Should You Learn High German Before You Learn Swiss German?

Short answer: yes. I think so. It certainly helped me to learn Swiss German after I knew the basics of High German.

When it comes to learning Swiss German, many people wonder if they should learn High German first. I say, as someone who went through the whole Switzerland B1 permit residence process, absolutely yes.

Here are the reasons why:

  1. There are only so many resources available to learn Swiss German
    This means that you almost sort of have to learn High German first. Unless you have a Swiss partner or work in an environment where Swiss German is spoken.

    But then again, you probably don’t work in an environment where Swiss German is spoken if you speak don’t speak either Swiss and High German. So yeah, you should basically learn High German first.
  2. You need to know High German if you live in Switzerland anyways! Everything you get in the mail from the government in the German speaking part of Switzerland is written in High German. Almost everything printed and displayed in Switzerland is in High German, therefore you have to learn High German at some point. The newspapers are all in High German. Every sign, you guessed it – High German.

    You might as well go the easier route and learn High German first. You can get by only knowing High German in Switzerland, but if you cannot read High German and somehow only speak and understand Swiss German, reading the High German that is everywhere could be difficult for you.
  3. You will likely have to learn High German if you are a non-EU citizen to remain in Switzerland
    If you are a non-EU citizen like I am then you will have to learn High German to stay in Switzerland if you are the spouse. As of 2019 the spouses of the primary permit holders have to learn German (in Zurich Kanton it is level A1 mündliche/spoken).

    These tests are all in High German — the writing, reading, listening and speaking. The TELC is a High German test. Your results are sent to some town in Germany. They are NOT IN SWISS GERMAN at all. The people administering the tests may be Swiss citizens (I am not sure about this; maybe they were German for me), but they speak High German only in the tests (at least in my experience taking two different German tests, the FIDE and TELC).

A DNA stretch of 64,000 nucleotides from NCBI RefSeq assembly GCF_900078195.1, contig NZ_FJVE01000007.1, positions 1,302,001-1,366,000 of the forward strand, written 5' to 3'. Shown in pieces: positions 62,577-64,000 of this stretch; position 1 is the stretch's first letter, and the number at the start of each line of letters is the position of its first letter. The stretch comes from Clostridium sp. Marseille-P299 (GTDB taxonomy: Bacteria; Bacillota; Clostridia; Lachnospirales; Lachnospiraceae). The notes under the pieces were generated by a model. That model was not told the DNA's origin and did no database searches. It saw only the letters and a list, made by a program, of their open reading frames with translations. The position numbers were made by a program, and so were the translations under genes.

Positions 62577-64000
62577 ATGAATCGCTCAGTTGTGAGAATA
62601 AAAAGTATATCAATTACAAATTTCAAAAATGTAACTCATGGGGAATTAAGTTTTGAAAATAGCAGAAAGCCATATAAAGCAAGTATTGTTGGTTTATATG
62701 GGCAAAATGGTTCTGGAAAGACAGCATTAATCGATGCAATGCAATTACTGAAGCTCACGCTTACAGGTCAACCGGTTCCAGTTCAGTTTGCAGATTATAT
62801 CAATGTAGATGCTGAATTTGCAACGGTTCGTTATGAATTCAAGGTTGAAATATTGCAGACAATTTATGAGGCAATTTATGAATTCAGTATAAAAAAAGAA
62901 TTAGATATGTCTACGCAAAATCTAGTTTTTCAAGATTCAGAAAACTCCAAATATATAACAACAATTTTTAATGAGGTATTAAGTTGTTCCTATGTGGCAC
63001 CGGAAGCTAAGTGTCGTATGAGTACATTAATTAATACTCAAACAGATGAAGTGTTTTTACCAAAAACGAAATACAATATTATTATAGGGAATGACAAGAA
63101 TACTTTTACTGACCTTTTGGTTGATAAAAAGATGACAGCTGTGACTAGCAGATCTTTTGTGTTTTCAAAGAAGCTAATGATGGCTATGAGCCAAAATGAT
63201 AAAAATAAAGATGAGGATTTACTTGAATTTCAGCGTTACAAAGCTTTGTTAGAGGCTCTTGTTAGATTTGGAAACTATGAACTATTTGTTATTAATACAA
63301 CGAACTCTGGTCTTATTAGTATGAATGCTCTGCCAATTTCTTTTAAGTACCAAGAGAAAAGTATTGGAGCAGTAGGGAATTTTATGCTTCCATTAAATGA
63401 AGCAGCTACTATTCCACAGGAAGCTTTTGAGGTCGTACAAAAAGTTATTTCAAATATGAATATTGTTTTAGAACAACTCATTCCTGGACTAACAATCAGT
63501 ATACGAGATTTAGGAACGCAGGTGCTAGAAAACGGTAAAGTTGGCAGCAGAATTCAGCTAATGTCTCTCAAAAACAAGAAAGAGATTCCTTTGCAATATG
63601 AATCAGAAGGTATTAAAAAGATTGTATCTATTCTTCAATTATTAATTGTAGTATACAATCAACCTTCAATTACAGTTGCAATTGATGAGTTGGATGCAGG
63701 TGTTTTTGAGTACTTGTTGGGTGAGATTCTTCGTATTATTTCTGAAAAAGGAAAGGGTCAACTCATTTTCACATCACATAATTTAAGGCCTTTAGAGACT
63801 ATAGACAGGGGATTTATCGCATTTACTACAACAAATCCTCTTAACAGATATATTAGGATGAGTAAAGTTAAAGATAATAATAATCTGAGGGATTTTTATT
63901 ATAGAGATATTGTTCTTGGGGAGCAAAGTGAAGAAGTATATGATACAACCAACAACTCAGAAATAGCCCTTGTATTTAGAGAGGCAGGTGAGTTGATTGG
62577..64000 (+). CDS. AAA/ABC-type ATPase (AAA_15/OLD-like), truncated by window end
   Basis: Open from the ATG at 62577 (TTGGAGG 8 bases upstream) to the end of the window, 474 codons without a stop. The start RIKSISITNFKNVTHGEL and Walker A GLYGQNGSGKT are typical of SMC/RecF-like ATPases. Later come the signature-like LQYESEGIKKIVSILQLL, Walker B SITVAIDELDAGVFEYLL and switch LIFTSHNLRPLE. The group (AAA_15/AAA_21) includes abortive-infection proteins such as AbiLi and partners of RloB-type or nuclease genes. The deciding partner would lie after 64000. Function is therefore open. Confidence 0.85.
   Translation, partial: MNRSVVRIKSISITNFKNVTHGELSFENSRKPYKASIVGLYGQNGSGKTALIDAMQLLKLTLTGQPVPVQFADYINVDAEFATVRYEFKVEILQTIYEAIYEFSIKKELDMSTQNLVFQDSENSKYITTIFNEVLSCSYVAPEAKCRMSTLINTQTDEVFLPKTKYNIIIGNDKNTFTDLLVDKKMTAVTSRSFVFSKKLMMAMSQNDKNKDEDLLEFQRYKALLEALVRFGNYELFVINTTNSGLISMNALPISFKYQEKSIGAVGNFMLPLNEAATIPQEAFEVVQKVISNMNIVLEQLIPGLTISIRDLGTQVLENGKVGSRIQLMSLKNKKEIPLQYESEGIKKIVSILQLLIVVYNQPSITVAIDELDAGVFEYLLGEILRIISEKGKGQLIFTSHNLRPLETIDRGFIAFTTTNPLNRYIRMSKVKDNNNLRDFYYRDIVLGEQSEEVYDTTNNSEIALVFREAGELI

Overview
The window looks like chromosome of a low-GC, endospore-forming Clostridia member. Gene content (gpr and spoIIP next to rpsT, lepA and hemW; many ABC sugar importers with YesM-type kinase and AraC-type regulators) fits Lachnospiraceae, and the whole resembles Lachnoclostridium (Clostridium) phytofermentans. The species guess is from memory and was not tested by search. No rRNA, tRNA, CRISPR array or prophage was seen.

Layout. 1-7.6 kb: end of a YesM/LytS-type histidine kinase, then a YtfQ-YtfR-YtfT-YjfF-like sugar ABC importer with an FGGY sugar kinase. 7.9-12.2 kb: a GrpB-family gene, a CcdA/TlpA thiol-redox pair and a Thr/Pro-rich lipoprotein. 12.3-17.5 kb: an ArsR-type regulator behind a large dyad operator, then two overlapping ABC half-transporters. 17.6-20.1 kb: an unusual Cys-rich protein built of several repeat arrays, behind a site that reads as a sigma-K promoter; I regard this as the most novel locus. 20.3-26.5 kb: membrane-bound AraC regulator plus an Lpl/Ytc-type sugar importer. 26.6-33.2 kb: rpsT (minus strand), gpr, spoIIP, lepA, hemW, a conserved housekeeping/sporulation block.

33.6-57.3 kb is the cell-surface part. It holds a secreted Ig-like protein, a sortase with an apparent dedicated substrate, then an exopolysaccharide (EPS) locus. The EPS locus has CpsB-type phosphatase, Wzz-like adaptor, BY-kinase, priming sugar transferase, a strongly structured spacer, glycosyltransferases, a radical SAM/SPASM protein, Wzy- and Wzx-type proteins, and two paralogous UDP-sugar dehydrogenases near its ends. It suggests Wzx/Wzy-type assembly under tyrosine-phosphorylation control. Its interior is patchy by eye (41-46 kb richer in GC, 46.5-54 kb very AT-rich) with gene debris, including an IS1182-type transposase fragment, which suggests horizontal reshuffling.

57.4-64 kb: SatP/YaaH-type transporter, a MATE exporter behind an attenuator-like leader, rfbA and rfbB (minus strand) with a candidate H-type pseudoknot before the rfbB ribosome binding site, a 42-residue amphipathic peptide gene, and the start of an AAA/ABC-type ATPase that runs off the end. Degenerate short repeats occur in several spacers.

4. There are very few online teachers for Swiss German
    That means they will likely cost more per lesson than High German ones. My personal experience is that they do cost more. So learning High German will be cheaper than Swiss German.

    If you learn High German, you will be able to understand more TV and movies that speak High German. I don’t think there is a single movie spoken in Swiss German that is popular outside of Switzerland but there are many High German movies that are. “Das Boot” and “Inglourious Basterds” anyone? Just kidding about that second one. Sort of.
  5. You can learn High German through reading which is basically impossible for Swiss German
    This opens up tons of resources that can be interesting. You can not learn Swiss German through reading, really at all. Reading can be a really fun way to learn.
  6. High German is transportable and economically valuable. Swiss German is less so.
    Say you live in Switzerland for five years and then move elsewhere. If you only learn Swiss German and you go to speak Swiss German with some German speakers you meet in Thailand or somewhere, they will likely not understand you.

    But if you know High German, you can use those language skills all over Germany and Austria in addition to Switzerland. So the language likely has a much higher economic value than just Swiss German.
  7. The Swiss permanent residence and citizenship language requirements are in High German (or another national language)